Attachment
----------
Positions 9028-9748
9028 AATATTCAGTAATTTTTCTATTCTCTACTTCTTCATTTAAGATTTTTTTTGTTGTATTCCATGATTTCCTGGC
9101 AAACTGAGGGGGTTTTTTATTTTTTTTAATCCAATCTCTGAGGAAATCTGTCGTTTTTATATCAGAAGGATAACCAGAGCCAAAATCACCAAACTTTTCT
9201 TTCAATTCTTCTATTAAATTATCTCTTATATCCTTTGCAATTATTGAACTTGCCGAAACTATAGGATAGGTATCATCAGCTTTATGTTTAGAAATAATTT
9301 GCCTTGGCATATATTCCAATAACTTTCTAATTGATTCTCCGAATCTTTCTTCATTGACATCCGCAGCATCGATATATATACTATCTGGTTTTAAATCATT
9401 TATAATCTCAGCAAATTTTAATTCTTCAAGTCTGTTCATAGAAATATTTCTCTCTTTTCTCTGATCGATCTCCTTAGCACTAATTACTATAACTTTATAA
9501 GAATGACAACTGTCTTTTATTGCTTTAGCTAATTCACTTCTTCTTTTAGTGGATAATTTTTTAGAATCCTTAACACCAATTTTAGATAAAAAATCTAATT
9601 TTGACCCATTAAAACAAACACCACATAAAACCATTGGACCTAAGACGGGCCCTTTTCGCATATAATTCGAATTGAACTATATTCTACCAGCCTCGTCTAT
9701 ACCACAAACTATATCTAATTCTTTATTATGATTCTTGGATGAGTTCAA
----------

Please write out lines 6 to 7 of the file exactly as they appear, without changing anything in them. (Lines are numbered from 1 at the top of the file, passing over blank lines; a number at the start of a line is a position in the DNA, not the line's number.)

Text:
9401 TATAATCTCAGCAAATTTTAATTCTTCAAGTCTGTTCATAGAAATATTTCTCTCTTTTCTCTGATCGATCTCCTTAGCACTAATTACTATAACTTTATAA
9501 GAATGACAACTGTCTTTTATTGCTTTAGCTAATTCACTTCTTCTTTTAGTGGATAATTTTTTAGAATCCTTAACACCAATTTTAGATAAAAAATCTAATT